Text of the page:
- Conserving water
- Reducing erosion
- Less labor to grow crops
- Fewer fossil fuels used
Of course, one of the negatives includes more weeds. However, there are organic ways to get rid of weeds. If you want to continue to create fertile land, put away that tiller!
Make Soil Amendments
There are times when your soil needs amendments. Amendments are anything that you add to the soil to help its properties and how it holds water. There are several types of soils such as clay, sandy and silt.
If you have clay soil, some amendment choices are:
- Peat Moss: aerates the soil
- Lime: Increase the pH and loosens soil
- Sand: Improves drainage
If you have sandy soil, some amendment choices are:
- Clay Soil: Improves water retention
- Compost: Acts as a conditioner
- Peat Moss: Helps retain water
If you have silt soil, amendment choices are:
- Course Sand: Improves drainage
- Manure: Acts as a conditioner
Soil structure is essential for fertility and plant growth. If you find that your soil isn’t what you hoped, it is easy to make amendments to improve drainage, water retention and more. In the long run, amendments increase the growth of your land and plants.
Using Natural Fertilizers as Needed
Sometimes, you might find that your soil still needs some fertilizers. There are plenty of natural (and free) fertilizers you can select. There is no reason to use anything purchased from the store for your garden fertility. Many items you have in your house right now can be used to increase the fertility of the land.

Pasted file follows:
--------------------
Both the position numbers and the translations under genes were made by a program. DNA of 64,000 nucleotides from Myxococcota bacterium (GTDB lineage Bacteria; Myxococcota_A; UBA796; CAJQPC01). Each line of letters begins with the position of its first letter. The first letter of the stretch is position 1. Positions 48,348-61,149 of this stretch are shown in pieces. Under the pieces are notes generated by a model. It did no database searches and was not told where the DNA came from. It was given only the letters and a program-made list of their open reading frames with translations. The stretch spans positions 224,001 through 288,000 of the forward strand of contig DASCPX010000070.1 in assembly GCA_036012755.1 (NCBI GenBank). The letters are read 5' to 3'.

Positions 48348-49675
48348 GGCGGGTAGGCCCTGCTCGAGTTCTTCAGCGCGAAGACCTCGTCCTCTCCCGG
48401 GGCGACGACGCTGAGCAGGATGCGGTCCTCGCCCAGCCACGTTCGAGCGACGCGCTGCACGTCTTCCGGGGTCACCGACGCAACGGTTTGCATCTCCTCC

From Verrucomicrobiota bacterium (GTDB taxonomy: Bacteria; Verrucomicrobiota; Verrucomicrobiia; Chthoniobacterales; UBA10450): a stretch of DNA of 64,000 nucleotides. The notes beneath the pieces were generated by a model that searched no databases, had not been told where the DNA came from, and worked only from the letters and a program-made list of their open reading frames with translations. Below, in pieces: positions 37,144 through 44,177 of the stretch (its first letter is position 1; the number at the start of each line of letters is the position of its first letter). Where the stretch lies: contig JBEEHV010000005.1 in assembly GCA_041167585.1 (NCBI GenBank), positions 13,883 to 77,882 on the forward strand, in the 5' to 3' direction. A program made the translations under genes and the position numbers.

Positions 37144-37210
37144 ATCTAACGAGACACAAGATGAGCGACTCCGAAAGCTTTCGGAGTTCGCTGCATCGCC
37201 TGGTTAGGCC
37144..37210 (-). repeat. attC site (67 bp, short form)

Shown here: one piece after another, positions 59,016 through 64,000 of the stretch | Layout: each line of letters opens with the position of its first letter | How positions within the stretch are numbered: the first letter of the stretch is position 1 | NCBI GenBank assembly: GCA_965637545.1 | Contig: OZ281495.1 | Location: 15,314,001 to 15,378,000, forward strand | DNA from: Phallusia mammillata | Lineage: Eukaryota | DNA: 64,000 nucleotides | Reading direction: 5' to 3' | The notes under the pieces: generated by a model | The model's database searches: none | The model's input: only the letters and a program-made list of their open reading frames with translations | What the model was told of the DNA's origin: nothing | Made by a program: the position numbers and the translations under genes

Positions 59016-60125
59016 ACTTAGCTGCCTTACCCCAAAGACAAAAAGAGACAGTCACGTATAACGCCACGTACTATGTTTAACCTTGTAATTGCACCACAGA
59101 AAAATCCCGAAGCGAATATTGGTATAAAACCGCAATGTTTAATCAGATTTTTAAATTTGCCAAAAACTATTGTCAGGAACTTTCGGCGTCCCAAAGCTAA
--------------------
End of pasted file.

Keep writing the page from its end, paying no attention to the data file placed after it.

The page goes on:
Here are some of my favorites to add to my garden:
- Banana Peels: If your soil needs a potassium boost, banana peels are the perfect addition. You can add some peels in the hole before planting. You can also create a liquid banana fertilizer by soaking the peels in water for a few days and spraying your plants.
- Coffee Grounds: Does your soil need a boost of acid? Some plants, like tomatoes and roses, love acid. All you need to do is add some on the soil around your plant. Water will help the nutrient soak into the soil.
- Eggshells: There is no better way to add calcium to your garden than with eggshells. Dry them out and add them into the holes before planting tomatoes and zucchini. Calcium helps to prevent blossom end rot. I suggest eggshells in your homemade potting soil mix!
- Grass Clippings: Grass is rich in nitrogen and breaks down easily over time. You can fill a bucket with grass clippings and water, allowing it to soak for a few days. Then, spray your plants with the mixture! You can also apply grass clippings around the base of your plants as a mulch.
- Manure: Everyone knows that manure is good for your soil. If you own chickens, horses, cows, or rabbits, you are in luck. It is best to always compost and age the manure first. You should never use fresh manure around your plants. It is extremely high in nitrogen and ammonia, which can burn your plants. Once composted or left to rot for six months, you can add manure directly to the soil. Manure can also be mixed with compost to improve soil texture and add more nutrients.
Keeping and improving the fertility of your land offers benefits for years. If you want your children to be able to grow successfully on your land, all you need to do is make some different choices.
Land fertility doesn’t require specialty bought products or spending thousands of dollars. Remember to rotate your crops, avoid tilling and apply compost and other natural fertilizers. Your land will thank you!
Bethany Hayes is a mother of three kids who has a small, suburban homestead. When she isn’t homeschooling or gardening, she might be focusing on building up their homestead or preserving the harvest.